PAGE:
At Maryville annual benefit, hope, and fashion, will spring eternal
Fashion designer Wes Gordon and owner of Neapolitan Collection Kelly Golden. | Joel Lerner~Sun-Times Media
SHOWER OF HOPE
WHEN: Noon May 10
WHERE: Sunset Ridge Country Club, 2100 Sunset Ridge Road in Northfield
EVENT: Fashion designer Wes Gordon shows both his spring and fall 2012 lines
TICKETS: Are $85 and can be purchased online at maryvilleacademy.org
Updated: June 4, 2012 10:58AM
Kelly Golden is known for her incredible taste and her refined temple to fashion, Winnetka’s high-end boutique neapolitan collection.
But she’s also known for her unwavering support of the Maryville Crisis Nursery — and hosts the annual Shower of Hope luncheon and fashion show to raise awareness and secure baby gifts and donations for the organization.
The May 10 cocktail luncheon begins at noon at Sunset Ridge Country Club in Northfield. Tickets are $85 and can be purchased online at maryvilleacademy.org.
For Golden, it’s about the cause. And it’s in her blood. Since 2005, she’s been working with Friends of the Crisis Nursery to raise money to fund the facility, which provides emergency child care for families facing medical emergencies, job loss or homelessness.
“My family has been invoved with Maryville for years because of my dad — even as kids,” Golden said. “But in 2004 when Sister Cathy [Sister Catherine Ryan, executive director of the crisis nursery] came on board I was so impressed — I’m sure she’s a living saint, and she’s one of my favorite people.”
Designer Wes Gordon travels a long way for the lunch date. Besides showing both his spring and fall 2012 collections, he’s returning for a second year to support the charity.
“The crisis nursery is the first in the Chicagoland area,” Golden said. “The concept is really great for kids. When children are exposed to abuse and violence, it’s hard to change the cycle. Maybe we’re able to help before anything happens.”
Since supporting Maryville was always a family affair, it was only natural for Golden to want to contribute using her fashion sense.
Her sister, Nancy Ross of Winnekta, suggested a North Shore luncheon, as it’s sometimes difficult to manage the family logistics and head downtown.
Add a fashion show with a fashion designer’s personal appearance to the program and the ladies will come.
And they keep coming. Since the first luncheon in 2005, Golden and her donors not only opened the crisis nursery, but they keep it painted, landscaped and swaddled in hand-sewn items.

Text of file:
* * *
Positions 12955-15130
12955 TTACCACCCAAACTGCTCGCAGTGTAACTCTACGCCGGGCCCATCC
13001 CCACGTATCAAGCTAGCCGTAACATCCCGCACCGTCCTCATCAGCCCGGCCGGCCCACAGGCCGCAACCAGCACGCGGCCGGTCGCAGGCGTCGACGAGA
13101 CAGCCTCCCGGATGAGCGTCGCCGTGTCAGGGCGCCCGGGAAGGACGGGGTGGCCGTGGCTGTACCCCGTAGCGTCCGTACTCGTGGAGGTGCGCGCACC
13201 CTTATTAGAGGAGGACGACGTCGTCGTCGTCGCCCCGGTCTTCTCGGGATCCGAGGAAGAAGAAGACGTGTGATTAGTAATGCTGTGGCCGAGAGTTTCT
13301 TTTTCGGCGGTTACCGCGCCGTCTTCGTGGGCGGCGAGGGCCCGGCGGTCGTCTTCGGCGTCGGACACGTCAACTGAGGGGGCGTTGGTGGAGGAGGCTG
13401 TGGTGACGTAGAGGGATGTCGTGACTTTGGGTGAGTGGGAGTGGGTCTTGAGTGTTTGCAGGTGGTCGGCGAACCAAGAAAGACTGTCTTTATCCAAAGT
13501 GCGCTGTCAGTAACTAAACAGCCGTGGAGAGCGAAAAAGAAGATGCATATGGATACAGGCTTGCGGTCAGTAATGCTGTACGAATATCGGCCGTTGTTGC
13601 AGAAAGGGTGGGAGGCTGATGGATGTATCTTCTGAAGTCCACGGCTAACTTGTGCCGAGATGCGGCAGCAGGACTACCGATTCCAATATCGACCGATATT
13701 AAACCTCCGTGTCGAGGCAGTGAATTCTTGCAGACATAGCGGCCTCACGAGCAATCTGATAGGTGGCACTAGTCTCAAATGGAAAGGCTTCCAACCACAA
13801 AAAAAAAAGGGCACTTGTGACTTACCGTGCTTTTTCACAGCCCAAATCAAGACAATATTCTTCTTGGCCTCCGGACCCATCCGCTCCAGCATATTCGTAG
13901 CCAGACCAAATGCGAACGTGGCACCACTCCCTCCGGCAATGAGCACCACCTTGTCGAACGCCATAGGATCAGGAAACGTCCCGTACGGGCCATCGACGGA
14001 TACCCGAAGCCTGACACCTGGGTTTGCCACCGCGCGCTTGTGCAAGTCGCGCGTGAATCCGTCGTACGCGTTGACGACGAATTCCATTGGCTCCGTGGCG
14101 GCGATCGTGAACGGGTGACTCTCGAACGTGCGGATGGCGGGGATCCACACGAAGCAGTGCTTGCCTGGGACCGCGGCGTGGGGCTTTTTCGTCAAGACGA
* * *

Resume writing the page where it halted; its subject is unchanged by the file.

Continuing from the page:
“We couldn’t keep the doors open without Kelly and her friends,” said Ryan. “We don’t charge for our services, and Kelly provides our primary source of donations and a cadre of volunteers and supporters.”
The facililty requires more than $1 million dollars a year to operate, and the organization can always use more diapers — so the invitation asks guests to bring baby gifts the nursery can use.
“ It’s not that exciting,” Golden said, “but [diapers] are expensive and always necessary. I also know that they always need formula and blankets.”
Don’t forget books.
“All children enjoy being read to — so each child takes a book home,” Ryan said. “And we provide additional clothing for children from birth to 6 years old.”
It may be a charity event, but it always comes back to the clothes.
“We feature different designers every year — Prada, Oscar de la Renta, Valentino,” Golden said.
Last year Golden asked up-and-coming designer Wes Gordon to make an appearance at the event.
“He flew out for the luncheon, met Sister Cathy, fell in love with the organization [so] that when I asked him to come back this year, he didn’t hesitate,” Golden said.
Lunch guests were so taken with Gordon that he almost missed his flight home.
“Women were ogling his clothes and all wanted to have their picture taken with him,” Golden said.
While fashion and baby gifts are the main act, it’s raising awareness of the organization that keeps Golden motivated.
One story that hit home for her was that of a mother who was told she had a brain tumor and needed surgery that day — and she had no place to take her child.
“We all have family, friends and neighbors to help us in a crisis,” Golden said. “I can’t even imagine that — not knowing a safe, warm environment for a child.”
The nursery also provides for families who are having domestic problems and need to remove the children from the situation.
But it’s really mothers helping mothers.
“Because we are mothers ourselves, women on the North Shore are eager to get involved and are really excited to know they’re making such a difference,” Golden said.